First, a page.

Asbestos Misconceptions Unveiled
ECS personnel often run across common misconceptions or distortions of the facts; whether it’s asbestos, lead based paint, mold, etc. In this post, we’ll catalogue a few of the misconceptions relating to asbestos. I will try to clear up some of the confusion surrounding this topic.
Misconception #1: The manufacture and use of asbestos in the US has been banned.
Answer: No, not really.
In 1989 the United States Environmental Protection Agency (U.S. EPA) attempted to ban manufacture and use of most asbestos containing products in the U.S. by issuing a final rule under Section 6 of Toxic Substances Control Act (TSCA) banning most asbestos-containing products. In 1991 this was vacated in a landmark court case after the rule was contested by the asbestos industry (Corrosion Proof Fittings v U.S. EPA). Subsequently, asbestos can be still found in some construction materials, such as roofing products, gaskets, brakes, etc. In general, however, it is true, that the widespread use of asbestos has significantly declined since the 1960s and 1970s.
Misconception #2: New buildings or buildings constructed after 1985 are not required to have an asbestos survey prior to renovation or demolition.
US EPA regulations under NESHAP (National Emission Standards for Hazardous Air Pollutants – 40 CFR 61 Subpart m) require an asbestos survey prior to renovation/demolition regardless of the age of construction. Per the U.S. EPA regulation, “The owner or operator of a demolition or renovation activity, and prior to the commencement of the demolition or renovation, will thoroughly inspect the affected facility or part of the facility where the demolition or renovation operation will occur for the presence of asbestos.”
Misconception #3: Residential buildings are exempt from U.S. EPA NESHAP requirements.
Answer: Yes and no.
The U.S. EPA does have an exemption for an isolated residential structure with four or fewer units. The demolition or renovation of any isolated (single) small residential building with four or fewer dwelling units by any entity is not covered by the Asbestos NESHAP. Also exempted are privately-owned individual homes not demolished for urban renewal or as part of a public or commercial project (multiple building structures demolished are subject to the NESHAP). The residential building exemption does not apply when multiple (more than one) small residential buildings on the same site are demolished or renovated by the same owner/operator as part of the same project, or where a single residential building is demolished/renovated as part of a larger project that includes demolition/renovation of non-residential buildings. The residential building exemption was not designed to exempt larger demolitions/renovations on a particular site, even where residential buildings are involved.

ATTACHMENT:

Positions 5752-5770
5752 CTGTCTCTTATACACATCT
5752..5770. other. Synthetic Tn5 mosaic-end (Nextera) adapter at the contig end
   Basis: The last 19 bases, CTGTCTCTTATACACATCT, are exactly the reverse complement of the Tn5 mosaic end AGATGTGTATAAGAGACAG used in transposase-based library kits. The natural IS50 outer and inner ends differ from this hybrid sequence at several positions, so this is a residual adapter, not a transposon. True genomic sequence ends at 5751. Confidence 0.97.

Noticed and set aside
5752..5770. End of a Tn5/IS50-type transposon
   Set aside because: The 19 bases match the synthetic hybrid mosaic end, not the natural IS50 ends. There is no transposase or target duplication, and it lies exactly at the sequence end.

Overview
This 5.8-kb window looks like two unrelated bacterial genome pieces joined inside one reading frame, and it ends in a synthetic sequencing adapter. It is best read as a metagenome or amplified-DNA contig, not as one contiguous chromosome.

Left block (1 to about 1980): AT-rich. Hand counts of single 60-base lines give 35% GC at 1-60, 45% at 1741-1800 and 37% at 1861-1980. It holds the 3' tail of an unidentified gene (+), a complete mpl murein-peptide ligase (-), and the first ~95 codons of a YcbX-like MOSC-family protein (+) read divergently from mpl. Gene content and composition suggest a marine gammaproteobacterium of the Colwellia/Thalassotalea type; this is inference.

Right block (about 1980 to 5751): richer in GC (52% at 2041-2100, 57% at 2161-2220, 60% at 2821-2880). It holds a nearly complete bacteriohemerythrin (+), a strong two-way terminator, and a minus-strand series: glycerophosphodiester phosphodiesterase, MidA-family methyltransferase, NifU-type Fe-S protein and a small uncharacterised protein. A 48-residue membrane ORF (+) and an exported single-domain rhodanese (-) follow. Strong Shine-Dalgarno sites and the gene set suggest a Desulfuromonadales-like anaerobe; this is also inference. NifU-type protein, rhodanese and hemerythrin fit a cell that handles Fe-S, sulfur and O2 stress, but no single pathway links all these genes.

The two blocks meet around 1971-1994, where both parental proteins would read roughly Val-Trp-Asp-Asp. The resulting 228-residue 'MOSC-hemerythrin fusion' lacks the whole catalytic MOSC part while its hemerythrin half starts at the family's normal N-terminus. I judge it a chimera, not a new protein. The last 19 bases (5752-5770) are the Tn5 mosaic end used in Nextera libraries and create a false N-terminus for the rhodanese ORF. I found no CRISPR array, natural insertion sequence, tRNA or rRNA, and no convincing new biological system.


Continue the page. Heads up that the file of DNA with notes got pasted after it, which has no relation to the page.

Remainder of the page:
Misconception #4: Materials containing less than 1% of asbestos content are exempt from EPA regulations under NESHAP.
The EPA only regulates asbestos containing materials whose content is determined to be greater than one percent asbestos by weight through laboratory analysis. Please note, however, that even though EPA does not regulate removal or disturbance of these materials, Occupational Safety and Health Administration (OSHA) still regulates materials that contain trace levels of asbestos as discussed in the November 24, 2003 OSHA guidance document (Compliance Requirements For Renovation Work Involving Materials Containing Less Than 1% Asbestos). This includes, but is not limited to, removing these materials using wet methods, proper personal protective equipment (PPE), proper training, and the placement of the material(s) in leak tight containers prior to disposal. Trace materials, however, may be disposed of with regular construction debris from a site as non-asbestos per the U.S. EPA interpretation.
In conclusion, it is vital that building owners, contractors, and environmental professional understand the regulatory requirements for asbestos in buildings. In addition to federal regulations, many states also have specific unique regulations that also need to be followed. ECS also has experienced staff who can be relied on to help. Contact us for more information.
Author: Chris Chapman, CIH
Chris has worked in the industrial hygiene field for almost 30 years and has been the Director of Industrial Hygiene for ECS Mid-Atlantic, LLC for the past seven years. He graduated in 1996 from the Medical College of Virginia with a Master’s in Biomedical Engineering. His most challenging and important project was when he was the Safety and Health Officer for all of the remediation efforts following the Virginia Tech shooting in 2007. Currently Chris enjoys mentoring the ECS staff that wishes to go further in the field of Industrial Hygiene. Outside the office, Chris and his wife Elise enjoy coaching and helping with their son’s baseball teams, as well as volunteering at their church.